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westfw

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Everything posted by westfw

  1. >> I had never heard of fopencookie Me either. avr-libc has "fdev_open" and "fdev_setup_stream" on top of their much more primirive "stdio" library, and I figured that newlib (the libc used on ARM Energia implementations) must have something similar. Then it was just a matter of finding it :-(
  2. xxx-objdump has a bunch of different options for various output formats. There is also "xxx-objcopy" for converting between different "binary formats" This is used to generate .hex files (ascii text of the binary), or .bin files (straight binary) from the .elf file that the compiler produces. (.elf files also contain a bunch of debugging information that doesn't end up in the final binary.)
  3. I built an energia dist from the current source, and it won't compile MSP432 examples, failing to find Arduino.h and/or Energia.h. It looks like those are in a weird place compared to other boards? find . -name Arduino.h ./work/Energia.app/Contents/Resources/Java/hardware/c2000/cores/c2000/Arduino.h ./work/Energia.app/Contents/Resources/Java/hardware/cc3200/cores/cc3200/Arduino.h ./work/Energia.app/Contents/Resources/Java/hardware/common/ti/runtime/wiring/msp432/Arduino.h ./work/Energia.app/Contents/Resources/Java/hardware/lm4f/cores/lm4f/Arduino.h ./work/Energia.app/Contents/Resources/J
  4. OK. Now I'm feeling a little embarassed, thinking that stdout was more magical than it actually is. How about just: ssize_t myWrite(void *cookie, const char *buf, size_t n) { return Serial.write((uint8_t*)buf, n); } cookie_io_functions_t myVectors = { 0, myWrite, 0, 0 }; void setup() { Serial.begin(115200); stdout = fopencookie((void *)0, "w", myVectors); setlinebuf(stdout); printf( "This is an fprintf demo\n"); } To me, this seems cleaner and more obvious than the mechanations you'd otherwise have to go through to provide a C _write_r() function that called C+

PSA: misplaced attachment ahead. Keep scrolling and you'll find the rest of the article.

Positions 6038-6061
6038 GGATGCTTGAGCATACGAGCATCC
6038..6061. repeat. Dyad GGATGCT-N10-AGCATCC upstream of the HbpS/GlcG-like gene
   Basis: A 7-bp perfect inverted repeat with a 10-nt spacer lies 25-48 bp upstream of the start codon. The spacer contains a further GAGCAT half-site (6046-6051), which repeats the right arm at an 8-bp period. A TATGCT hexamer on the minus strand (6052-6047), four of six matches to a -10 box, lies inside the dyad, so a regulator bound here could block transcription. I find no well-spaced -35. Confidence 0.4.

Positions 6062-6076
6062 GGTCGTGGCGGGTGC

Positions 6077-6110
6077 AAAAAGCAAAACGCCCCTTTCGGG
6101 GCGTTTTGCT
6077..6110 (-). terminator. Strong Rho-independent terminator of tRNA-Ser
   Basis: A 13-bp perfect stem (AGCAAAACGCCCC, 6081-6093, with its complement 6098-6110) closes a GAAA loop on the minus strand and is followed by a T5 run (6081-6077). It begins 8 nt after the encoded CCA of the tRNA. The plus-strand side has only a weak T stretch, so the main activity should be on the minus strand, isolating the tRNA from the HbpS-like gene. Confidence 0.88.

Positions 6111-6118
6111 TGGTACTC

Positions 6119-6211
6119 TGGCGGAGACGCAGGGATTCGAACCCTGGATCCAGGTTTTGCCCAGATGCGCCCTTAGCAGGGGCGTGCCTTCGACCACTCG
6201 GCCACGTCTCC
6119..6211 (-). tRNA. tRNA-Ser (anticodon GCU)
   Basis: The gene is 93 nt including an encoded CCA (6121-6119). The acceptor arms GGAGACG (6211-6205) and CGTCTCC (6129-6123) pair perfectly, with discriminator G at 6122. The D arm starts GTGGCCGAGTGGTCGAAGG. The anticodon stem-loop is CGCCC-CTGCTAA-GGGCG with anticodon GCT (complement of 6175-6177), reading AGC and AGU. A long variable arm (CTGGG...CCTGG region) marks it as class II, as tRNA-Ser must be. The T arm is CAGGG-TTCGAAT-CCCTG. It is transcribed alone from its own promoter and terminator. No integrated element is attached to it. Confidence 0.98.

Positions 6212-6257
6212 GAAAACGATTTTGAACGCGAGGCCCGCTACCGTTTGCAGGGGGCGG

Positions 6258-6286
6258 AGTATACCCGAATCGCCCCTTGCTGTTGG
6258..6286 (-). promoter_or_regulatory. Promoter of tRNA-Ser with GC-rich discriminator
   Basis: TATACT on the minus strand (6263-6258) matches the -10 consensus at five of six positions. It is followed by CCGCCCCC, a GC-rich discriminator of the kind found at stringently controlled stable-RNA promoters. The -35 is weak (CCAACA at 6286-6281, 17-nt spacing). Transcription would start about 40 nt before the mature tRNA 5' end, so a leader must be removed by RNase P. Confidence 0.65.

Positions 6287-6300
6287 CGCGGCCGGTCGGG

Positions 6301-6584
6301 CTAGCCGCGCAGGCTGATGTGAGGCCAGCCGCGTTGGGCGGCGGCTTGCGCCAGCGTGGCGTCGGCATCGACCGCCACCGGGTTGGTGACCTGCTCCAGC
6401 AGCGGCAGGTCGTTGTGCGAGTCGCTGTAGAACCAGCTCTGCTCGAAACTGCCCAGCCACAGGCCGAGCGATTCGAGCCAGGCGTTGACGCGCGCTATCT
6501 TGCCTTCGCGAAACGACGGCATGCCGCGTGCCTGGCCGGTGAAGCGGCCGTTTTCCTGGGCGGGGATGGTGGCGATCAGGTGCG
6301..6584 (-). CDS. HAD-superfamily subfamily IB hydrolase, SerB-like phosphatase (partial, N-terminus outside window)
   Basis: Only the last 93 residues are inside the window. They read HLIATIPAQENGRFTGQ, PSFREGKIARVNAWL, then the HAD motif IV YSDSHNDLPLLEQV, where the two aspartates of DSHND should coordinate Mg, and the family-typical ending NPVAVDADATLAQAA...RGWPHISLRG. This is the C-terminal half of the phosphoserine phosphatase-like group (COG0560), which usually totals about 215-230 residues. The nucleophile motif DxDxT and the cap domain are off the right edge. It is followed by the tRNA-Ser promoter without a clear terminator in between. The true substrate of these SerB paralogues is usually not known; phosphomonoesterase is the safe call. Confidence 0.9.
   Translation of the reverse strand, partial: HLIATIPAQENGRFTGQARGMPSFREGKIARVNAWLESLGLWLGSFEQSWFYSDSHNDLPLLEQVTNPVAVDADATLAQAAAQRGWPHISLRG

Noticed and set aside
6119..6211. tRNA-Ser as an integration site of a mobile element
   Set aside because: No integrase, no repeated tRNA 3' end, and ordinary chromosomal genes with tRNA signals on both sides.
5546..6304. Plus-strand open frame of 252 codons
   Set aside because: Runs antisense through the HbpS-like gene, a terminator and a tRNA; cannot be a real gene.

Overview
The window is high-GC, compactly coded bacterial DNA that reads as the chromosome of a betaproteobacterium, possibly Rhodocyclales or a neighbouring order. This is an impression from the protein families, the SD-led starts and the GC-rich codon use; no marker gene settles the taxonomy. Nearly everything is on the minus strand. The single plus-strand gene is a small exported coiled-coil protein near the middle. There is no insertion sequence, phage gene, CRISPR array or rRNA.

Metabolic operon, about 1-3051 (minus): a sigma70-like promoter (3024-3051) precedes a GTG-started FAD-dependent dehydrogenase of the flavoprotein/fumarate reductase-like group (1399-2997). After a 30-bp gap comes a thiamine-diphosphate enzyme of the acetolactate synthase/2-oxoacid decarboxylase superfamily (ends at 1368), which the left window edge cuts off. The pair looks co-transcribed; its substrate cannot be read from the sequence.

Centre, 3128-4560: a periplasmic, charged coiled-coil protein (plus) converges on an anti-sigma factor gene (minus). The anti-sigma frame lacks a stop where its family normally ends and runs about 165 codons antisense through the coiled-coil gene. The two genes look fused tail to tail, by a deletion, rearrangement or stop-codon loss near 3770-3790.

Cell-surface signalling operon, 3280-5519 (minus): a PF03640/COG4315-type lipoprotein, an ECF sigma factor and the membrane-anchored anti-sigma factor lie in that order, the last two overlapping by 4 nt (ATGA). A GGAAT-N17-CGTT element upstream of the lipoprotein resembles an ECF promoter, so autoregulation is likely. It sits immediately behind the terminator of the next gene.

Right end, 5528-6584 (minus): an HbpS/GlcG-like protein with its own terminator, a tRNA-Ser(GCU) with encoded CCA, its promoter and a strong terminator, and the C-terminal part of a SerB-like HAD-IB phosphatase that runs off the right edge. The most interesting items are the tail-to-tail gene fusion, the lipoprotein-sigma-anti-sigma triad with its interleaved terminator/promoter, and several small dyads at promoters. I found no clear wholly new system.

5. I didn't manage to get _write_r() working with printf(), but if you're willing to use fprintf(), you can use fopencookie() in obvious ways (once you find the documentation!) #include <stdio.h> ssize_t myWrite(void *cookie, const char *buf, size_t n) // wrapper function { return Serial.write((uint8_t*)buf, n); } cookie_io_functions_t myVectors = { 0, myWrite, 0, 0 }; FILE *myOut; void setup() { Serial.begin(115200); myOut = fopencookie((void *)(&Serial), "w", myVectors); setlinebuf(myOut); fprintf(myOut, "This is an fprintf demo\n"); } Including printf a
  6. BTW, Energia 15 worked OK on my Win10 (VM) "machine." (with the install in a \bin directory.) I'm up to 10041.
  7. There really ought to be a well-defined workaround for this by now, at least for executable paths. A quick look around seems to show that there are several ugly versions, none specifically addressing tools that live in "Program Files", but I have some ideas to try... (there is a way to change a path from "long filename" to "DOS filename"...)
  8. Well, it looks like the "release" has some problems... The 500+MB .bin files seem to be because the .elf file contains initialized data at RAM addresses (0x2000000+), rather than "copy my initialized data from flash to RAM in the startup code" that should be there. That seems like a real problem even beyond the silly file sizes... 000091b4 R ti_sysbios_family_arm_m3_Hwi_E_noIsr__C 000091b8 R xdc_runtime_Text_charCnt__C 000091bc R ti_sysbios_family_arm_m3_Hwi_E_busFault__C 000091c0 R ti_sysbios_knl_Swi_Object__count__C 000091c4 R ti_runtime_heaps_HeapRem_Object__PARAMS__C 000091dc A __da
  9. Also, the 432 build seems to be using "make" to build stuff for the 432, but I don't see a way to do the equiv of "make clean" to force library recompilation... and I can't figure out where it's putting the .o (or .obj) files (from the core) to clean manually either. Perhaps it's not building what I think it's building at all?